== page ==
Adhesives in current the market typically use organic solvents that have a significant volatile organic compound (VOC) footprint. In the U.S., indoor concentrations of many VOCs from building materials, adhesives, wall papers, floor coverings, and paint strippers considerably exceed outdoor levels from vehicles, filling stations, building materials, industry, and dry cleaners. Both indoor and outdoor VOCs have significant negative effects including reactive ozone and photochemical smog for environmental effects, and eye/nose irritation, liver/kidney dysfunction, neurological impairment, and cancer for human health effects. For this reason, the global low VOC adhesives market is expected to almost double between 2021 to 2030. Due to increasing awareness of green and sustainable construction of buildings, and implementation of stringent regulations of governments to limit VOC content in products for safety purposes, there has been a recent push for low VOC biopolymer composite adhesives. For example, biomineral precipitates and aggregates are being used as “biocement” for soil stabilization, creating subsurface barriers, bioremediation, limestone remediation, and concrete remediation. Additionally, bioadhesives are being used in medical applications as substitutes for conventional invasive wound closure techniques due to their antioxidant, anti-inflammatory, and antibacterial effects.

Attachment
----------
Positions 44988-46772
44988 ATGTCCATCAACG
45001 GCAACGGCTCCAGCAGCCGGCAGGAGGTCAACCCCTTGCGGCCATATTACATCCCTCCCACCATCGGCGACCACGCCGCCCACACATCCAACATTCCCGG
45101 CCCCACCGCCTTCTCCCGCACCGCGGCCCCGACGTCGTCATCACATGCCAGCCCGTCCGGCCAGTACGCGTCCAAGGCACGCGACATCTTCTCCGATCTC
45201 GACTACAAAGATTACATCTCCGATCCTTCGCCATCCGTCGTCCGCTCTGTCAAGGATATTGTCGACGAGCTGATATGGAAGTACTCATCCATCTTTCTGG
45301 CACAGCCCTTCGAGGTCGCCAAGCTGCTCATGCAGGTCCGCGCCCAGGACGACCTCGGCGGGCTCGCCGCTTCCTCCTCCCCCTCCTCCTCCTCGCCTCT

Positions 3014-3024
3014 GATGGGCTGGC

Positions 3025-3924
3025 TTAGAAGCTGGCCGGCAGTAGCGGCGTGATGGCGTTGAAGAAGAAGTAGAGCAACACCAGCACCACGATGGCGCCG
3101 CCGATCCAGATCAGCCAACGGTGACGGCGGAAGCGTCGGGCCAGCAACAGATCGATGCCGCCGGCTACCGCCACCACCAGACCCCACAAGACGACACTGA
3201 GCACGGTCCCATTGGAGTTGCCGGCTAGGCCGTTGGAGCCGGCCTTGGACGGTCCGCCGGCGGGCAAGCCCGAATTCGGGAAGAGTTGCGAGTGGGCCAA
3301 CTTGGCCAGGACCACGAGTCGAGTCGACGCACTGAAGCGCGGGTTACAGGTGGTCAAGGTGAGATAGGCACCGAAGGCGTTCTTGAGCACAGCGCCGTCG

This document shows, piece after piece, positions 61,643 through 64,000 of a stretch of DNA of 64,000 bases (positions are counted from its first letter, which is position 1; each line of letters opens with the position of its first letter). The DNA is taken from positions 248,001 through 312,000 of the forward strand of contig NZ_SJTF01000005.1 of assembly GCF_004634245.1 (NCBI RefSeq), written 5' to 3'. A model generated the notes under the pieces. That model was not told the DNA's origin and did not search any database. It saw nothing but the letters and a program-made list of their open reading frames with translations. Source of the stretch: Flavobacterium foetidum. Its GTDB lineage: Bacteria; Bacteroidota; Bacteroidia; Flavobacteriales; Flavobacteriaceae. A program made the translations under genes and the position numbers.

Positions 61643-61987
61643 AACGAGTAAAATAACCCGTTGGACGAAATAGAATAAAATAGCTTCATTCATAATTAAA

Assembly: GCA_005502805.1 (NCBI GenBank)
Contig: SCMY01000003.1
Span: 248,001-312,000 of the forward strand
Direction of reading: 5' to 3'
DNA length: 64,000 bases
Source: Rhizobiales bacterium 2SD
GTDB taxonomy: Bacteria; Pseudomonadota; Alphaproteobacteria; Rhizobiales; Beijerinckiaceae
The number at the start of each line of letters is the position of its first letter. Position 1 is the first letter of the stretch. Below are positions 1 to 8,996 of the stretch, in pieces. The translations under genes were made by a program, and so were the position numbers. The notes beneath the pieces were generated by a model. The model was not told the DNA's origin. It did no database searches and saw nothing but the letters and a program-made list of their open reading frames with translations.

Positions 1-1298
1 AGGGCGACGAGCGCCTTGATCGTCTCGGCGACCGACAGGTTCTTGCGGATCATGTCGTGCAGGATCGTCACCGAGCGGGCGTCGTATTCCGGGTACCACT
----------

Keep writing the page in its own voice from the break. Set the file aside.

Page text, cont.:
Technology Overview:

Researchers at MSU have developed a method using ureolytically induced calcium carbonate precipitation to produce a biomineral composite glue that can be used as adhesive for a variety of applications. These biocomposite materials can have comparable, or even superior, material properties relative to other adhesives including neoprene-based adhesives, acrylic dispersion adhesives, vinyl acetate ethylene, wood rosin as an additive for solvent-based adhesives, and biopolymer adhesives. The composite structure contains both elastic (organic) and stiff (mineral) components.


  • Eco-friendly
  • Low cost of production
  • Robustness of process (low purity chemicals don’t affect the process)
  • Improved strength


  • Construction
  • Paper and packaging
  • Personal care
  • Woodworking
  • Medical


  • Available for license
  • Potential for collaborative development partnerships


Nida Shaikh